I love horror films. If you follow my blog it certainly isn’t apparent, as I tend to get a little overzealous in my fixation with crime cinema, but well-constructed and imaginative horror really pumps my nads, as John Bender would say. Slashers can be a lot of brainless fun, but I tend to tire easily with the bulk of millennial horror franchises such as Final Destination, Saw, Paranormal Activity et al, splatter-porn and relentless jump scares being lazy and boring in my humble opinion. What I truly live for are the slow-burning, atmospheric and deeply eerie chillers that don’t rely on the aforementioned hackneyed tropes. I love the stuff that really speaks to our primal fears.
When it comes to all-time favourites, The Shining and Angel Heart work in tandem for me, their hope-shattering atmospheres of devastating, apocalyptic dread making my hairs stand on end and inducing existential iffiness like nothing else can. The VVitch, It Follows and The Babadook are three recent standouts of imaginative prime-rib scariness that strengthened my confidence in the notion that there are still plenty of creators out there with enough passion to put the effort into building sinister tension that makes you sit on one arse cheek and break out in sweats. It also goes without saying that I adore John Carpenter and his idiosyncratic brand of popcorn frighteners, but anyway, this is in danger of becoming a cherry-picking ramble, on with the review.
Baskin, the feature-length debut of Turkish director Can Evrenol, is a surreal and unremittingly brutal phantasmagoria of a film, a quintessential example of a piece that reflects how much its creator cares about the genre and immersing the audience in a world that is literally and figuratively nightmarish, offering an aesthetically fantastic experience that is free of cookie-cutter answers and abundant with imagery and thematic implications that will have even the most hardened horror-hounds clamouring for a fluffy pick-me-up when it’s over.
A crew of five police officers sit in a rural cafe late into a stormy evening, eating dinner, drinking and bantering in a typically coarse manner. They are Boss Ramzi (Ergun Kuyucu), the tough-but-fair officer-in-charge, frivolous clown Apo (Fatih Dokgöz), the oafish bully Yavuz (Muharrem Bayrak), broodingly nervous wreck Seyfi (Sabahattin Yakut) and the newest recruit, a shy and thoughtful young man named Arda (Gorkem Kasal). They boisterously argue over betting odds on football, tell crude stories about sexual experiences, Arda (who has actually been raised by Ramzi from a young age, the latter being a close friend of the young man’s family) has substantive discussions with his mentor, and Yavuz mercilessly picks on a young waiter as his colleagues don’t take him seriously as a scary tough guy.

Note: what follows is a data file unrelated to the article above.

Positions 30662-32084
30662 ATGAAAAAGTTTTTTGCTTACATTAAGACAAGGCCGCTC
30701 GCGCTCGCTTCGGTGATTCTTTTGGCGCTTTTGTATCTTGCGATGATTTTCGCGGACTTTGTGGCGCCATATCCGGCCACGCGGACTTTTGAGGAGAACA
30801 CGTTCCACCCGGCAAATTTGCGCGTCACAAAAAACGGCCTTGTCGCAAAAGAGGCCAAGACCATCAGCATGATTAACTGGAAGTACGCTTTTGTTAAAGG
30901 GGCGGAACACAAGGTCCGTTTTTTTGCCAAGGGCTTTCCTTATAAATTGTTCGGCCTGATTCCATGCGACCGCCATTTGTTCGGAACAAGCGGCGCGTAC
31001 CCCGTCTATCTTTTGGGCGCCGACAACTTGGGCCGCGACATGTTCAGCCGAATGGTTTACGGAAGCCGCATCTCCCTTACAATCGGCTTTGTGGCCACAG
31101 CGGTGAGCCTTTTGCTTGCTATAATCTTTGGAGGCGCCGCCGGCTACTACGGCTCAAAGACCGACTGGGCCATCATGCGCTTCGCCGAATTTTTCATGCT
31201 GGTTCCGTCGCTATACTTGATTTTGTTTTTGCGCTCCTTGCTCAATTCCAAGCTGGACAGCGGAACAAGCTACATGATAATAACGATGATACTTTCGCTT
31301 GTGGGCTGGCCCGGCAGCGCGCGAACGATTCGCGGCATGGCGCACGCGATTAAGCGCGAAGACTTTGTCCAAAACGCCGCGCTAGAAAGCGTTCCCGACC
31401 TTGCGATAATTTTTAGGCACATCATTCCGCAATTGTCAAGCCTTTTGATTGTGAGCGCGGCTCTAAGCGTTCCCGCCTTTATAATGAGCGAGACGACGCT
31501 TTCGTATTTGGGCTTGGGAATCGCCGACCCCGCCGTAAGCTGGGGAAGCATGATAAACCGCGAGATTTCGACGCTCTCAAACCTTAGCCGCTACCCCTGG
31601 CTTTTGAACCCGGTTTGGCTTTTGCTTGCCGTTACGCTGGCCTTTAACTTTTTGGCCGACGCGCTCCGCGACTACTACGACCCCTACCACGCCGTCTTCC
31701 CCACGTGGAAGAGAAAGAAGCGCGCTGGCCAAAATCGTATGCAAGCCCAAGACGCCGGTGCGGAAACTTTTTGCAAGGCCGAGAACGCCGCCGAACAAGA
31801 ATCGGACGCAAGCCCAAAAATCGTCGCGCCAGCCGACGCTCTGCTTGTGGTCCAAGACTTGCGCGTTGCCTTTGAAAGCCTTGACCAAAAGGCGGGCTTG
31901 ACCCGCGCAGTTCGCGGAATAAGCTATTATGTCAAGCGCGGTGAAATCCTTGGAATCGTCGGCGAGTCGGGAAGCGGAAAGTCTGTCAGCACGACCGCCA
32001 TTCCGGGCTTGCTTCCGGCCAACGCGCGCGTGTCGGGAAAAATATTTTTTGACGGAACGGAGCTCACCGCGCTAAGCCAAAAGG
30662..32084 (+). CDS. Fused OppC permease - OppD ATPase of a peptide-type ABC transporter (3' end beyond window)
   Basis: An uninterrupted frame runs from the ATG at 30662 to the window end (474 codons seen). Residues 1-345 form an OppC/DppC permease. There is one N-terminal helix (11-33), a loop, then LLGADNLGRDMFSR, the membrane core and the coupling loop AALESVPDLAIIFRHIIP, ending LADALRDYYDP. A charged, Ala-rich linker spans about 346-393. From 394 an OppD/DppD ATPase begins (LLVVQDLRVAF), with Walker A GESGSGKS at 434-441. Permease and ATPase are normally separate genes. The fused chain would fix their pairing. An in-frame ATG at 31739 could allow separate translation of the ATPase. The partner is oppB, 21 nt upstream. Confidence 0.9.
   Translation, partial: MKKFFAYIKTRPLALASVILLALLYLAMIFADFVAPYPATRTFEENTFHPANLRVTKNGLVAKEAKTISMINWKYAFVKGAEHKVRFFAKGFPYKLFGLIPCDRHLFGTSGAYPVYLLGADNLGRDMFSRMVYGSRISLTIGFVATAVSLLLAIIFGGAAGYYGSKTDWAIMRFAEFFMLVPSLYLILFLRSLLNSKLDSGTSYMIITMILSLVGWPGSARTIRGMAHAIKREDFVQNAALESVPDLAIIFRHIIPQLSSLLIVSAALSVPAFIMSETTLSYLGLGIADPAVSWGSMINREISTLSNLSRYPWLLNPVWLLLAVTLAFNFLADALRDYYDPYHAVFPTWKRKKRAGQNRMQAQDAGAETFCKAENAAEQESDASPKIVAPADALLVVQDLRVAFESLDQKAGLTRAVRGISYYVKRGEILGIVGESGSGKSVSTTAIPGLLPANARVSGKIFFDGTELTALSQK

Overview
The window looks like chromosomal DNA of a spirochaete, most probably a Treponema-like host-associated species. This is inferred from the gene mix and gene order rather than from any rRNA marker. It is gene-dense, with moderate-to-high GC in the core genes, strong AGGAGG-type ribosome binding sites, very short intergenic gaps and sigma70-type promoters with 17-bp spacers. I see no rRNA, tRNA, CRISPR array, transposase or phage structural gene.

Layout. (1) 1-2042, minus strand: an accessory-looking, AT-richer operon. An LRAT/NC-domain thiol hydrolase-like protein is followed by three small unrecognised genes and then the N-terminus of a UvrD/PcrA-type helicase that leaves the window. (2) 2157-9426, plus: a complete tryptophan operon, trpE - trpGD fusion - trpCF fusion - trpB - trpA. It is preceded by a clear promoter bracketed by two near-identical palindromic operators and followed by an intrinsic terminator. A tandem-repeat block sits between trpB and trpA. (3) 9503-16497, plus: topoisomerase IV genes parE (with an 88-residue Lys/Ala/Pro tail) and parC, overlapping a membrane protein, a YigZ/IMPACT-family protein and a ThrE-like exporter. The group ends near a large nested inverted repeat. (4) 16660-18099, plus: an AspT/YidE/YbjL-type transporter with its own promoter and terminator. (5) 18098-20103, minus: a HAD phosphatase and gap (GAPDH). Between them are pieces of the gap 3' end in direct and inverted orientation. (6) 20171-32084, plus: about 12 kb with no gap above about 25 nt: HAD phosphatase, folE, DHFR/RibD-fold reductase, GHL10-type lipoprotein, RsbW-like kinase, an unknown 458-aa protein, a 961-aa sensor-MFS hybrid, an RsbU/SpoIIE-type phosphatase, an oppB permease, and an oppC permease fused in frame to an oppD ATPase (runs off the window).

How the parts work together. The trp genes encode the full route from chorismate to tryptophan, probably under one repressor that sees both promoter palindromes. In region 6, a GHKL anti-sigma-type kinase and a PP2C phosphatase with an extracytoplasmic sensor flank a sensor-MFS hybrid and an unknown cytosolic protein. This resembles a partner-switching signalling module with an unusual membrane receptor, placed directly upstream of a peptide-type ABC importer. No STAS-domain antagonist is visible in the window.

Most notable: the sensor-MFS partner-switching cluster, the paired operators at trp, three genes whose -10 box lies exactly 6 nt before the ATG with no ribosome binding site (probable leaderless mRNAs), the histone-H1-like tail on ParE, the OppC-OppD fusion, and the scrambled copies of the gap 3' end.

Amid all these shenanigans, a bizarre hooded figure approaches the back of the restaurant carrying a pail full of raw meat that the chef promptly takes and begins preparing, and a headache-stricken Seyfi briefly retires to the bathroom to splash his face, only to stare at his reflection with a concern that accelerates into a full-blown, screaming terror. As the other four tend to Seyfi, who claims that he felt like he was momentarily losing his mind before inexplicably regaining normalcy, the group receive a radio call requesting back-up at a place named Inceagac. A mysterious location deep in the woods, the mere mention of the name is enough to give all five men the creeps.
As the officers make haste to the callout spot in a clapped-out police van, they accidentally hit something, possibly a person but it’s too dark to tell. Hurriedly leaving the vehicle and searching the surrounding area with flashlights, they come across a campfire huddled over by bedraggled, spookily reticent locals who inform them that they’ve reached their destination and offer to escort them to the building where the initial team called for reinforcements, though they convey a highly daunting ‘you’ll stay away if you know what’s good for you’ vibe. Peevishly dismissing such superstitious nonsense, the cop quintet follows the way to a large, gothic-looking abandoned building that apparently served as a police station in the days of the Ottoman Empire. So far, so not looking good.